Achillea millefolium, Common Yarrow
Scientific Name: Achillea millefolium
Common Name: Common Yarrow
Also Called: Bloodwort, Carpenter's Weed, Hierba de Las Cortaduras, Milfoil, Plumajillo, Western Yarrow and Yarrow; (Spanish: Canfor)
Family: Asteraceae, Sunflower Family
Synonyms: (Achillea alpicola, A. lanulosa, A. angustissima, A. arenicola, A. aspleniifolia, A. borealis, more)
Duration: Perennial with rhizomes.
Size: Up to 3 feet
Growth Form: Forb/herb; erect typically single stems, branching near the top.
Leaves:Green; linear, delicate pinnately cut, feathery or fern-like, 4 inches or more long, basal leaves petiolate, upper leaves smaller, sessile.
Flower Color: White to pinkish; radiate heads, ray flowers with 20 or more florets, disk flowers also white or pink, inflorescence is 1 to many heads in a rounded flat-topped cluster, a corymbose panicle; fruit an achene.
Flowering Season: June to September.
Elevation: 5,500 to 11,500 feet.
Habitat Preferences: Multiple habitats, upper deserts, high chaparral, pine forests in arid or moist habitats.
Recorded Range: Common Yarrow is found throughout the United States and Canada. It is also native to Baja California and Mexico. In Arizona it is found in the north, east and southern parts of the state. Introduced in AK, HI and elsewhere.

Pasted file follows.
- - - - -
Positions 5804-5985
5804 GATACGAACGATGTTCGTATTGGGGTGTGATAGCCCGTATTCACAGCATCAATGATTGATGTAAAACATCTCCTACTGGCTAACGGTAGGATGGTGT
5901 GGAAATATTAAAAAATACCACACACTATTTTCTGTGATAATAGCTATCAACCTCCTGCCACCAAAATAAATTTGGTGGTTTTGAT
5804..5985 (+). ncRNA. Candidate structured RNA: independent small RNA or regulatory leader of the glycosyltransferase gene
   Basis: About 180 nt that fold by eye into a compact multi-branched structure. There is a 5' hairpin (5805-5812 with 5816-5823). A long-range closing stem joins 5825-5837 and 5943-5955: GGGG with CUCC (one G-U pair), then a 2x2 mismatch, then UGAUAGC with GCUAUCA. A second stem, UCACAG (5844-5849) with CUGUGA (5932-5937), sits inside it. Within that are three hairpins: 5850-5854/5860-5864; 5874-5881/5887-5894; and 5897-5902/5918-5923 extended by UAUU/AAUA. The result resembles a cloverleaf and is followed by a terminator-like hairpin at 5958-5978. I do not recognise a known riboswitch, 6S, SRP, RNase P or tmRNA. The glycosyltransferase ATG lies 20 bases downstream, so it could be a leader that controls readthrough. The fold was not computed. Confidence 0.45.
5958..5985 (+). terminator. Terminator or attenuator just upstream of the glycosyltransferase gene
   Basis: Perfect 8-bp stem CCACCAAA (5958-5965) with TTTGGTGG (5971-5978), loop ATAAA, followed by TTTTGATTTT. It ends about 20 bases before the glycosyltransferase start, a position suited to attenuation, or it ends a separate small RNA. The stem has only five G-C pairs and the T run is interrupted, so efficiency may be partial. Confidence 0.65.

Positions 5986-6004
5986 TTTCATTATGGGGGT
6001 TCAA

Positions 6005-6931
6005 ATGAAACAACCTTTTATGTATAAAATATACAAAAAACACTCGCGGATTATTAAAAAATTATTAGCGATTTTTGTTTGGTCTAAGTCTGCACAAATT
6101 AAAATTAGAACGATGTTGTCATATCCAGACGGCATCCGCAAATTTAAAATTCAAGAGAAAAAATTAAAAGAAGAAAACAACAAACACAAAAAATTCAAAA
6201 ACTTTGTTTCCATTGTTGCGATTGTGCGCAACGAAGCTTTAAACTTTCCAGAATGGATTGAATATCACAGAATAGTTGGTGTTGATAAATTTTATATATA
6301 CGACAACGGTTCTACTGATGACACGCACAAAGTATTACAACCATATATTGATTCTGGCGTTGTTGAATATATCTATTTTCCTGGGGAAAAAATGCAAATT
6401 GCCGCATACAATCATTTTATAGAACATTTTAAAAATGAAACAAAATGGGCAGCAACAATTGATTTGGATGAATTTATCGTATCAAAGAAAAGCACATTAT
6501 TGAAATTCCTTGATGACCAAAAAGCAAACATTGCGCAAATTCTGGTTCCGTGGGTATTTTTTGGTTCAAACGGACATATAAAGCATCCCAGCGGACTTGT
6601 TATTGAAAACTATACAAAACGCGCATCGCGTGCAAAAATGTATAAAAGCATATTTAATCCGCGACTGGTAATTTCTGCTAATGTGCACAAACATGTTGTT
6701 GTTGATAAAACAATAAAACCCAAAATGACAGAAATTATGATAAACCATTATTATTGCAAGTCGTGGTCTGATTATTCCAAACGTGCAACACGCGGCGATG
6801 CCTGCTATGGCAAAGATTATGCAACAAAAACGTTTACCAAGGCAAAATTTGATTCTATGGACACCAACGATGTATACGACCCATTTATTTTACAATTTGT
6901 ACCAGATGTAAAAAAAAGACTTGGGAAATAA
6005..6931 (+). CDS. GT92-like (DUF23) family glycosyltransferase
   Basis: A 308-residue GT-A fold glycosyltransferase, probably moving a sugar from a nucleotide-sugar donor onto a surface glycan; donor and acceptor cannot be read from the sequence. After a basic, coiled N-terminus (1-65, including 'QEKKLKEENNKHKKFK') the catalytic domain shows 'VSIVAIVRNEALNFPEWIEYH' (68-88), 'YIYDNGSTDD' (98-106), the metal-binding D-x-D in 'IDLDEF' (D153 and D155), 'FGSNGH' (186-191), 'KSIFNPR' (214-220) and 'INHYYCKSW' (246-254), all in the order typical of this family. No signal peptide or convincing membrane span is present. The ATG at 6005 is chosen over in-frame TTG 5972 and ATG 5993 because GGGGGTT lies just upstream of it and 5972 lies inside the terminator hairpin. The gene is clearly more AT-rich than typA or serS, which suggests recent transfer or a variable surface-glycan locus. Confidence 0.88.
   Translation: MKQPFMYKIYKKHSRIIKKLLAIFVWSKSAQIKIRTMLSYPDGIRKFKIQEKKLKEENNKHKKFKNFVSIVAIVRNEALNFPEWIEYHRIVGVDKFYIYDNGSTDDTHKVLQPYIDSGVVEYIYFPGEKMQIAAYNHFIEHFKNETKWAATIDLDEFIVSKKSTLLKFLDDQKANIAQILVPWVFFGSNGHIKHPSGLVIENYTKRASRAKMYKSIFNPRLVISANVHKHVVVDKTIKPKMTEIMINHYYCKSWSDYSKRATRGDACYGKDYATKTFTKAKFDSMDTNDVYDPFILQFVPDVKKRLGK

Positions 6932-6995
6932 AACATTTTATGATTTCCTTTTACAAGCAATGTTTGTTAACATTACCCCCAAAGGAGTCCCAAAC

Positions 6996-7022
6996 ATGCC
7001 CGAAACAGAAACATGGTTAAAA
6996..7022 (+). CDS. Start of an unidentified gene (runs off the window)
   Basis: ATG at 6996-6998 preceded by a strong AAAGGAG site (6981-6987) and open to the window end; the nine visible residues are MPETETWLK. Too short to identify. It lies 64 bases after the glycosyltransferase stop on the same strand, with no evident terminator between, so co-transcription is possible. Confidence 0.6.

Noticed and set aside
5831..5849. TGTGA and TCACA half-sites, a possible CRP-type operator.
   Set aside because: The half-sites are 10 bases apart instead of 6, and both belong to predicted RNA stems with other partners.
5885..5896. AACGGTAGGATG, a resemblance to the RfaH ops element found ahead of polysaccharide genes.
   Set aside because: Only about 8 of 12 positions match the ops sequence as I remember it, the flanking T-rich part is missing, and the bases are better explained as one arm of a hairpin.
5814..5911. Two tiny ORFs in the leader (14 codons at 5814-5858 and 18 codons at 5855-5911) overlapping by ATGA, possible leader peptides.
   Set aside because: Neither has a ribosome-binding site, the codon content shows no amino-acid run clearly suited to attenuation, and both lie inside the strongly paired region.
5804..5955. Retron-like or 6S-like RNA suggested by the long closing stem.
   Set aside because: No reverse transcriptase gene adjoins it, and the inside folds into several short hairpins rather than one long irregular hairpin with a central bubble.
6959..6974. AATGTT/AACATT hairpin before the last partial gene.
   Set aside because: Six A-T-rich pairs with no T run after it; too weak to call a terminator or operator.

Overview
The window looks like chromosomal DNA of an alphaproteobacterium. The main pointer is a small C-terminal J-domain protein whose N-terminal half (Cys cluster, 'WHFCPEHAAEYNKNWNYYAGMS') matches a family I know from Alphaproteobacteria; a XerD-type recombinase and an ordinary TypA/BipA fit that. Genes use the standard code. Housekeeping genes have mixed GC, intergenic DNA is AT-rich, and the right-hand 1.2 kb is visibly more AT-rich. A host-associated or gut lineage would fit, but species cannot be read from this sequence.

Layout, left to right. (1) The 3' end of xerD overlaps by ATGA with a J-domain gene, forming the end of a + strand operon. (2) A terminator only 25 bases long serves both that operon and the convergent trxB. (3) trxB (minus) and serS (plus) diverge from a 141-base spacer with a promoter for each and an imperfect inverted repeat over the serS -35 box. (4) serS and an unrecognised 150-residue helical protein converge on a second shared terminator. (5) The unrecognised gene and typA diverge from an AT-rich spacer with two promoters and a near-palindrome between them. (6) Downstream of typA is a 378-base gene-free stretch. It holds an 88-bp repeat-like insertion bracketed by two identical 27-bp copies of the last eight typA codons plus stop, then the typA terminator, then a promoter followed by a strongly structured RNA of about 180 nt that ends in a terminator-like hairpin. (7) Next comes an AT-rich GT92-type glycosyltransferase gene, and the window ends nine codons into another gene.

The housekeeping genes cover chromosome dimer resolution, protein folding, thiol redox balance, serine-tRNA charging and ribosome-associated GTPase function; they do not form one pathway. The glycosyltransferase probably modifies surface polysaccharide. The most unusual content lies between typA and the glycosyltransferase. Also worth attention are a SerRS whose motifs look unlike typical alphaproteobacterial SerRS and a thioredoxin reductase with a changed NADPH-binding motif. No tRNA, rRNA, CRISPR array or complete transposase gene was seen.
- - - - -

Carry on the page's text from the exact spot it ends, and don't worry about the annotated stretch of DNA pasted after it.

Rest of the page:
U.S. Weed Information: Achillea millefolium is listed in: Weeds of Kentucky and adjacent states: a field guide, Weeds of the Northeast, Weeds of Nebraska and the Great Plains, and Weeds of the United States. Plants included here may become weedy or invasive.
Invasive/Noxious Weed Information: No data available.
Wetland Indicator: Achillea millefolium is included on the USDA 2012 National Wetland Plant List.
Threatened/Endangered Information: The State of Maine has listed Northern Yarrow, Achillea millefolium var. borealis as a Species of Special Concern.
Achillea millefolium var. alpicola, Common Yarrow (AZ) and
Achillea millefolium var. occidentalis, Western Yarrow (AZ).
Comments: Common Yarrow is a strong scented plant, widespread throughout the United States and Arizona’s high country. Not a desert species but common where found. It has such variable characteristics that it has been classified both as a single species with varieties and as individual species, almost 60.
This interesting plant is a weed to some, a worthwhile garden cultivar to others and one variety, Achillea "borealis", is protected by the state of Maine as a Species of Special Concern. The characteristic finely dissected leaves are easily identified in the seedling stage.
Ethnobotanical Uses: An infusion of the plant was used to treat children with colds while other ethno-botanical uses include uses for respiratory disorders. See the full species account from Native American Ethnobotany, University of Michigan, Dearborn.